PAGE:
The famed geographer, whose latest book ‘The World Until Yesterday’ is out in paperback, discusses bird-watching, the size of his computer, why he wants to bring Bach back to life, and why you shouldn’t write a book until you have tenure.
Describe your morning routine.My morning on any day, regardless of whether I’m writing or not, is the same. I get up around 6am, and I go for a bird walk on my street. I live in a dead end rural canyon in Los Angeles, which is very good for bird-watching. I just came back ten minutes ago from my morning walk, which lasts between an hour and a half and two hours. My bird list for my street is 149 species! Pretty good, by North American standards.
Taking candy from children, and then laughing at their tears—as Jimmy Kimmel has been doing for three years on his show—is morally not OK.
This story was originally posted on author Sam Harris’s blog.Last Christmas, my friends Mark and Jessica spent the morning opening presents with their daughter, Rachel, who had just turned four. After a few hours of excitement, feelings of holiday lethargy and boredom descended on the family—until Mark suddenly had a brilliant idea for how they could have a lot more fun.Jessica was reading on the couch while Rachel played with her new dolls on the living room carpet.
How do you tell the story of one of the 20th century’s larger-than-life literary figures? Norman Mailer’s latest biographer J. Michael Lennon talks literary reputation, omens, women, and the never written.
It took J. Michael Lennon seven years to write Norman Mailer: A Double Life, the 900- page authorized biography of Lennon’s longtime friend. But when you think about it, that’s pretty fast.Mailer’s very public life was as rich in incident as a 19th-century novel, fueled by what his longtime rival and friend Gore Vidal called “an extremely radical imagination.” Besides the familiar litany of Mailer’s triumphs and humiliations, Lennon read Mailer’s almost 50,000 letters and the more than 7,000 interviews that Mailer gave in his lifetime.
The veteran New Yorker and Random House editor, whose new memoir is ‘My Mistake,’ picks the most under-appreciated books he’s edited.
In book publishing, in which I was in for 15 years, eventually becoming Editor in Chief of Random House, about five out of six books don’t “work.” (Or six out of seven, seven out of eight, etc., depending on what kinds of accounting shell games are or are not being played in the back office.) That is, they don’t earn back their advances, their sales are negligible, and/or their reviews are scanty and ignorant. But almost every book, except those that are published most cynically and graspingly, has the passionate support of its editor.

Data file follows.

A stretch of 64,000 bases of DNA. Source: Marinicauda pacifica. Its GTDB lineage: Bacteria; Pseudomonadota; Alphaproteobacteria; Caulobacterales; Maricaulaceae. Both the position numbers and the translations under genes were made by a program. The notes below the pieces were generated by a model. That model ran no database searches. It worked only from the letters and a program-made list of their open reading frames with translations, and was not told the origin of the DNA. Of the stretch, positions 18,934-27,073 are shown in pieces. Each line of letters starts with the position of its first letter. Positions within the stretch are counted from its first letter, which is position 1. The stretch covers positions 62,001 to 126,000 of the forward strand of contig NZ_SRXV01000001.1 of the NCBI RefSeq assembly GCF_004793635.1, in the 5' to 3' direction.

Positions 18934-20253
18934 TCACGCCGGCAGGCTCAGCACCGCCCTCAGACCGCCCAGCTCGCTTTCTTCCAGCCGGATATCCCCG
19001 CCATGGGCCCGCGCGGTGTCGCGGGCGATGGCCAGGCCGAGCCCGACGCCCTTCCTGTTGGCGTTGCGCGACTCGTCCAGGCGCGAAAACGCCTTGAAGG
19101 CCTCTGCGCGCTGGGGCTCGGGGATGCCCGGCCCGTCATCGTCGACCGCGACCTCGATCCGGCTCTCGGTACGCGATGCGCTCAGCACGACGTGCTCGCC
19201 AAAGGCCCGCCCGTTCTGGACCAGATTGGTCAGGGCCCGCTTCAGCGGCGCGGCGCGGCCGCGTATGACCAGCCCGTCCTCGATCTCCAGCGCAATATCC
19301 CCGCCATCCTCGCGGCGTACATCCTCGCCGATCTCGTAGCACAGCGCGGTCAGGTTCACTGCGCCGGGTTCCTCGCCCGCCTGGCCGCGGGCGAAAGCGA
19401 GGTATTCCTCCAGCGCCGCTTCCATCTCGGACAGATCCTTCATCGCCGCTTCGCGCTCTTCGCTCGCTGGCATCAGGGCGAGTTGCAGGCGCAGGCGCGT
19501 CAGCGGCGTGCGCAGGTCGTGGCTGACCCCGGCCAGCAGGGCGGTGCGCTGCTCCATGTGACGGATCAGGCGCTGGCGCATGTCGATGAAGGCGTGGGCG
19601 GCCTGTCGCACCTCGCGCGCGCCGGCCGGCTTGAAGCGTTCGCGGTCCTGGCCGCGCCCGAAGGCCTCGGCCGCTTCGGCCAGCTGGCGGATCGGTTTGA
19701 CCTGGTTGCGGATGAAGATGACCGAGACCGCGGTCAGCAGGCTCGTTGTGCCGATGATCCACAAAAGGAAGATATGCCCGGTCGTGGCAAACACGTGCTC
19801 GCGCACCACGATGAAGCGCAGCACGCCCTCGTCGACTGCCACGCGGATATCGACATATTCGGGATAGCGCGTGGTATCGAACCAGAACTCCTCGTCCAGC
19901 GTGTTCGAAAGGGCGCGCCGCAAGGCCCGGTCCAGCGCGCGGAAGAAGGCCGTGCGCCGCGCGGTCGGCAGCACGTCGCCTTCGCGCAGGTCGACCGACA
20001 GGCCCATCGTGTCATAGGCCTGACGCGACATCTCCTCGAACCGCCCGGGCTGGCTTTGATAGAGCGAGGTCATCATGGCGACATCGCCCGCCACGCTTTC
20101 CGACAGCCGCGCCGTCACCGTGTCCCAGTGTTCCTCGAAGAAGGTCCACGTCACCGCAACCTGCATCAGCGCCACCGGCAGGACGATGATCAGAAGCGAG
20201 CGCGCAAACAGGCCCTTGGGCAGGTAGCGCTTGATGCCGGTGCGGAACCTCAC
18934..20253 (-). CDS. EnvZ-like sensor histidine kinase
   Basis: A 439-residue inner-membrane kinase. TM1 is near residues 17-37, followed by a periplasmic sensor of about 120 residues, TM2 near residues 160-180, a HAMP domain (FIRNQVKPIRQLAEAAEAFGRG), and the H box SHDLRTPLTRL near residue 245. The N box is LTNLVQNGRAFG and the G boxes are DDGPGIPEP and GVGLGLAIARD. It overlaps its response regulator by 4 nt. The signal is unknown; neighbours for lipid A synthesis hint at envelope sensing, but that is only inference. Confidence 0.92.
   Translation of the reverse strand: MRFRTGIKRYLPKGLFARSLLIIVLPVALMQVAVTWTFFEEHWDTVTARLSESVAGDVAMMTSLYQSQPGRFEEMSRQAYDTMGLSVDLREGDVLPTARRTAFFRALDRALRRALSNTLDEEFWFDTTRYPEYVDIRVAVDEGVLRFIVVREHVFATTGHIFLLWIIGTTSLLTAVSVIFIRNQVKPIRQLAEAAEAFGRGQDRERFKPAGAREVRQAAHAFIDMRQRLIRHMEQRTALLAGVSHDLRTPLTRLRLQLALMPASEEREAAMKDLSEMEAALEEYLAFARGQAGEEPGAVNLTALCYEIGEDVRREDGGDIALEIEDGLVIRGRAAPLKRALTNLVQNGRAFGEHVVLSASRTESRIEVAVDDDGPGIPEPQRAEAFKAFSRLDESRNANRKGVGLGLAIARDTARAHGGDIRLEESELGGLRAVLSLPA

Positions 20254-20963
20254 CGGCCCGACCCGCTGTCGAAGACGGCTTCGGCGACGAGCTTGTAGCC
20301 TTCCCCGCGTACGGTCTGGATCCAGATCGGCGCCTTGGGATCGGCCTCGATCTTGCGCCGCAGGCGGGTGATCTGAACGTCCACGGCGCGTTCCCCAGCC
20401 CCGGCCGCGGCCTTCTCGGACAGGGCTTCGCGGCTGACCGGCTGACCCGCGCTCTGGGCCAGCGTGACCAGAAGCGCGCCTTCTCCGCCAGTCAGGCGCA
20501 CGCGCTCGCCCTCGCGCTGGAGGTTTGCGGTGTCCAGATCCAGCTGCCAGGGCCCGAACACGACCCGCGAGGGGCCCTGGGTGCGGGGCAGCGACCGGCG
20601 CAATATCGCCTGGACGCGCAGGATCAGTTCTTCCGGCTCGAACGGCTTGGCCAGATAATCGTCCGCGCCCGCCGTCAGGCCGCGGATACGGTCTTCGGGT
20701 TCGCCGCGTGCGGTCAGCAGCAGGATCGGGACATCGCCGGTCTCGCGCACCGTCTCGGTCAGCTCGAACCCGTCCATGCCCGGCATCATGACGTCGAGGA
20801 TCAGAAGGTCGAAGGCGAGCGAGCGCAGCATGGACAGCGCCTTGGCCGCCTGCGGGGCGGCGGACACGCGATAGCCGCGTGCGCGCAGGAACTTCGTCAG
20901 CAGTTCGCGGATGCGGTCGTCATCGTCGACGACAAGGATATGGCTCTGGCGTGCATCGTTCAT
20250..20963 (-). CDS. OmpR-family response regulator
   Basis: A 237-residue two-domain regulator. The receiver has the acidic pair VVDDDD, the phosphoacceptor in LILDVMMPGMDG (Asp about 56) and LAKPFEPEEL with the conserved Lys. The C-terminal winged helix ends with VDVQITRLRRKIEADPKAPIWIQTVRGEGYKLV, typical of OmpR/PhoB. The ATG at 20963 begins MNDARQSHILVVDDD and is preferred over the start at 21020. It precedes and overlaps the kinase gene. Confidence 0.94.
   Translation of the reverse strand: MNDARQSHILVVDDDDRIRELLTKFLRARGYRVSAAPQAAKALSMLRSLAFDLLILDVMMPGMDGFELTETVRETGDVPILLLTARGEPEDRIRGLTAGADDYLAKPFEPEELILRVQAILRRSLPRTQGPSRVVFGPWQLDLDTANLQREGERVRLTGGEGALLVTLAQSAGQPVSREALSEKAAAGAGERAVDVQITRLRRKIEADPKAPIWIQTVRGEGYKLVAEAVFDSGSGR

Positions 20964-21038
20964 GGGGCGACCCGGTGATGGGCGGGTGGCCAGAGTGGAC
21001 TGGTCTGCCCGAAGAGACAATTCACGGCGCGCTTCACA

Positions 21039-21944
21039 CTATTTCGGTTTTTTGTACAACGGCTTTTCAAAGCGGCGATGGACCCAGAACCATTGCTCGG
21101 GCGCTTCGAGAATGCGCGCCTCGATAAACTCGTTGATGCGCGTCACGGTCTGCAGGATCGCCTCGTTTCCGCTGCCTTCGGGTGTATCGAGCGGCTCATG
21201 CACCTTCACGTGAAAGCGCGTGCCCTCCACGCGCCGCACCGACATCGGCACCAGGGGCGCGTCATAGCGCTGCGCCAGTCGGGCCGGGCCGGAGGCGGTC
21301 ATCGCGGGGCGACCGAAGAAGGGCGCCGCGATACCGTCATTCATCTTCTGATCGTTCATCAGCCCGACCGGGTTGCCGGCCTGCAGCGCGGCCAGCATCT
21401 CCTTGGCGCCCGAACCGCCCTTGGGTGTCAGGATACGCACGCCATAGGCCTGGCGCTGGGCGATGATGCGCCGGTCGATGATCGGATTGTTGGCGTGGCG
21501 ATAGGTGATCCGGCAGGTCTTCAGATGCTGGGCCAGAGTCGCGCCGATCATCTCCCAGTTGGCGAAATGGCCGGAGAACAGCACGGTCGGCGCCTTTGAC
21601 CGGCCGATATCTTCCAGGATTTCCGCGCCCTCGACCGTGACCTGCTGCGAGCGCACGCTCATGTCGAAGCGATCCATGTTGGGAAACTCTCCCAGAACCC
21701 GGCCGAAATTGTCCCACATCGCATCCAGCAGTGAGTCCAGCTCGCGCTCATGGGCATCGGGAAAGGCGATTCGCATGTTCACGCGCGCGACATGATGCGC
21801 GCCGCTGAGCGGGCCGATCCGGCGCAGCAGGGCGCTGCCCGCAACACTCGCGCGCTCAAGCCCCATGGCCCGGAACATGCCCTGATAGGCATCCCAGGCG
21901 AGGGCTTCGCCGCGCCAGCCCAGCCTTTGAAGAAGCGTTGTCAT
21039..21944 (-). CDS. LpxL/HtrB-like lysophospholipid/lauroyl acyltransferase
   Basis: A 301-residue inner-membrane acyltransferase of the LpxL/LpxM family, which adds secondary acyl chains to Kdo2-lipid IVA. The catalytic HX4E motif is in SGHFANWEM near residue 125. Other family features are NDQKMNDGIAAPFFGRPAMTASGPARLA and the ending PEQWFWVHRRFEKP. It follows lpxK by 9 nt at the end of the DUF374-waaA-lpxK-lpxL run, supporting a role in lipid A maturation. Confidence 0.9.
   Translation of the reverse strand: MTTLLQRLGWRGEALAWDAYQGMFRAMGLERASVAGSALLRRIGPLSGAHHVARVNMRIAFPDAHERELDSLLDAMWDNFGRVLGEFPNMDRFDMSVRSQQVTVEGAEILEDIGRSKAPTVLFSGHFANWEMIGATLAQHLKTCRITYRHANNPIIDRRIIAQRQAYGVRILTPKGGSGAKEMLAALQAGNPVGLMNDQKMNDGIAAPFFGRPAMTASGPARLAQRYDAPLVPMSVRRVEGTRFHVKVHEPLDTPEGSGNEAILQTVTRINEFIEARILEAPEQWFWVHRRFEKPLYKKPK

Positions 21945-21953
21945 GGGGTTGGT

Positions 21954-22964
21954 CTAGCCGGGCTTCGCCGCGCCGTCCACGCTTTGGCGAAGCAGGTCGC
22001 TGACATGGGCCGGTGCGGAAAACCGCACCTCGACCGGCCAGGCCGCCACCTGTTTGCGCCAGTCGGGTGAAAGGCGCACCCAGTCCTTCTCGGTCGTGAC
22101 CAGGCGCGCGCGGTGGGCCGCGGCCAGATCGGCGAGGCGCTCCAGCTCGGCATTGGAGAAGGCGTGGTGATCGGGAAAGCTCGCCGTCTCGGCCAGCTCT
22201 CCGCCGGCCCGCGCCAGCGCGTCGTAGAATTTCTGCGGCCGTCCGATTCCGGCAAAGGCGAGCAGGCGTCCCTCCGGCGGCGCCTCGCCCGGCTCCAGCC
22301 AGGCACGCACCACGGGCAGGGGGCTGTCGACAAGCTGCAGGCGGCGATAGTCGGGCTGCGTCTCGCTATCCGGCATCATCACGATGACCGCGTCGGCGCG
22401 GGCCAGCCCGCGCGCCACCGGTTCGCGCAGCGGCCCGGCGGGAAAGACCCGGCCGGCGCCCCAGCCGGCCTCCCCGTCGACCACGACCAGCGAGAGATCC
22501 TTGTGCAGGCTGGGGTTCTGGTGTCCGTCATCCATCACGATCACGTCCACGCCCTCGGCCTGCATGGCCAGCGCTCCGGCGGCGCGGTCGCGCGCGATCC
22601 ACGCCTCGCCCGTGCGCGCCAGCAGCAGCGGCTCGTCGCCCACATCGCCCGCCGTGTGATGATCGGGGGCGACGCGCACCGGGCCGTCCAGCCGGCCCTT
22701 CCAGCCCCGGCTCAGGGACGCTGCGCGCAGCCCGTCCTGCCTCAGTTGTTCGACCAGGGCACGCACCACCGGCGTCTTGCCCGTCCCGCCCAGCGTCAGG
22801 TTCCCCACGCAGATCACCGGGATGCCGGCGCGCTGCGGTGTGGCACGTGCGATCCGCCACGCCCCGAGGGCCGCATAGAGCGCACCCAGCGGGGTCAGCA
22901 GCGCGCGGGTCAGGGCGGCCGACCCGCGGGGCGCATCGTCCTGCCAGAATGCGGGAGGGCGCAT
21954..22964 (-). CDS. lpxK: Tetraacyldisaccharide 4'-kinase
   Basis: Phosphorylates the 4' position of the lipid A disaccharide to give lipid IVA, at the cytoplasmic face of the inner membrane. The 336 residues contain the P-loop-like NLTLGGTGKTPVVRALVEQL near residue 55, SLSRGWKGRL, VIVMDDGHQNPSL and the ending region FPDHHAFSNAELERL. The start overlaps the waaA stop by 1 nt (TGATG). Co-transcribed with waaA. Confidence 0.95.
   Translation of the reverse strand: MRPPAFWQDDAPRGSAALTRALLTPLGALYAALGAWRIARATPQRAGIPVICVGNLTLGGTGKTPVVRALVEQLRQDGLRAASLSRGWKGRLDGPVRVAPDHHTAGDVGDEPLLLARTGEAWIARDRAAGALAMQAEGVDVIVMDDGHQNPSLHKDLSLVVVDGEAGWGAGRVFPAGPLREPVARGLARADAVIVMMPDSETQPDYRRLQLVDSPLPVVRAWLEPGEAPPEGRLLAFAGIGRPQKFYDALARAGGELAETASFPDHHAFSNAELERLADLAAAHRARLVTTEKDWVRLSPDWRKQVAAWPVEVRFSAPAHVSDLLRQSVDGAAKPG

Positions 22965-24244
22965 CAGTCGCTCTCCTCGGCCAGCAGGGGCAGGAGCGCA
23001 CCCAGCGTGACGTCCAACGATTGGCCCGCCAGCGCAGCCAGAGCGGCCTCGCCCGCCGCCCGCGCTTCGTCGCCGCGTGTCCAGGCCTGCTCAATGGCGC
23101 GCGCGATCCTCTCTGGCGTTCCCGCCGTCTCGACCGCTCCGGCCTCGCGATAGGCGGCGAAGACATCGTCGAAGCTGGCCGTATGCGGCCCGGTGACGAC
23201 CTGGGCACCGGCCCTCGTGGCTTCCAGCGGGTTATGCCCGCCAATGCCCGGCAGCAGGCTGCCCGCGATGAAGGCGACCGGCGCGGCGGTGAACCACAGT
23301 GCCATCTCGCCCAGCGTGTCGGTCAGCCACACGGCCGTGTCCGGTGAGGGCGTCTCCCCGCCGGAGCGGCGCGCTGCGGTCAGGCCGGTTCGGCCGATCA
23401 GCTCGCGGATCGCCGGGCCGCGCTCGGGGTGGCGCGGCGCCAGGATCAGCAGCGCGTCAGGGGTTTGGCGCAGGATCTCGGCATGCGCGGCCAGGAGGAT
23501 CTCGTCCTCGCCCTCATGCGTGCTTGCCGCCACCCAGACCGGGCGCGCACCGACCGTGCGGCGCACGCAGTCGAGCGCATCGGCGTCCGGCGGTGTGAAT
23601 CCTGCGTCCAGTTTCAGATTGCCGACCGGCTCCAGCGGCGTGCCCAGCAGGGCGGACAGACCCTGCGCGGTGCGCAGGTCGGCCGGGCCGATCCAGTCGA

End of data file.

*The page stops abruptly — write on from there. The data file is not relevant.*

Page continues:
About a week after JFK was assassinated, Jacqueline Kennedy wrote to Soviet leader Nikita Khrushchev ‘on one of the last nights I will spend in the White House.’
Washington, December 1, 1963.Dear Mr. Chairman President,I would like to thank you for sending Mr. Mikoyan as your representative to my husband’s funeral.He looked so upset when he came through the line, and I was very moved.I tried to give him a message for you that day—but as it was such a terrible day for me, I do not know if my words came out as I meant them to.So now, in one of the last nights I will spend in the White House, in one of the last letters I will write on this paper at the White House, I would like to write you my message.
From a season spent embedded with the New York Jets to a biography of a self-mythologizing Pinkerton detective.
Collision Low Crossers: A Year Inside the Turbulent World of NFL Football by Nicholas Dawidoff.As we learn more about the long-term effects of concussions on retired players, their Faustian-bargain has become harder and harder to ignore on Sundays. Nicholas Dawidoff’s Collision Low Crossers: A Year Inside the Turbulent World of NFL Football is a timely book. Embedded with the New York Jets during the 2011 NFL season, Dawidoff details just how much the players and coaches sacrifice for the game, both in terms of physical wellbeing and sheer devotion of time and effort.
From novelist Robert Stone comes a surprisingly new novel, ‘Death of a Black-Haired Girl’, set on a college campus and suffused with questions of sin, judgment and punishment.
What’s this, a college novel from Robert Stone, our foremost chronicler of adventurous Americans in foreign lands? Yes, and not set in some metropolitan university that might attract his dangerous aliens, either, but on an elite whitebread campus in a small city close to New Haven. Stone did teach for many years at Yale, but his novels since Dog Soldiers have taken place outside the United States: A Flag For Sunrise and Children of Light south of the Rio Grande, Outerbridge Reach on the high seas, Damascus Gate in Israel, Bay of Souls in Haiti.
Wrote the “Junie B. Jones” series.
Barbara Park said she wasn’t grown-up enough to write grown-up books, but she certainly made a lot of children happy. The author of the beloved Junie B. Jones series died after a long battle with ovarian cancer, her family confirmed on Sunday. She was 66. Park wrote more than 30 illustrated books about Junie B. Jones, kindergartener and first-grader, since 1992. The books went on to sell millions of copies—as well as draw ire for Junie’s bad grammar and mischievous ways (in fact, it is one of the top 100 banned books). Park said she herself was a troublemaker who often was in the principal’s office, and she said she was inspired by Judy Blume to write for children. Park is survived by her husband, Richard, and their two sons.
Just days before he was assassinated, JFK confided to his secretary that he wanted to replace his vice president when he ran for reelection—he didn’t think LBJ was fit for president.
President Kennedy’s secretary Evelyn Lincoln wrote in her 1968 book Kennedy and Johnson that November 19, 1963 had been “one of the most pleasant days” she could remember in the White House. Kennedy’s schedule was light and he had spent long stretches of time in the rocking chair in her office, speaking pensively as he rocked. “You know, if I am reelected in ’64,” he said. “I am going to spend more and more time making government service an honorable career,” adding, “I am going to advocate changing some of the outmoded rules and regulations in Congress, such as the seniority rule.
Josef Joffe on American exceptionalism, why Europeans hate Israel, and why China may not be the next superpower.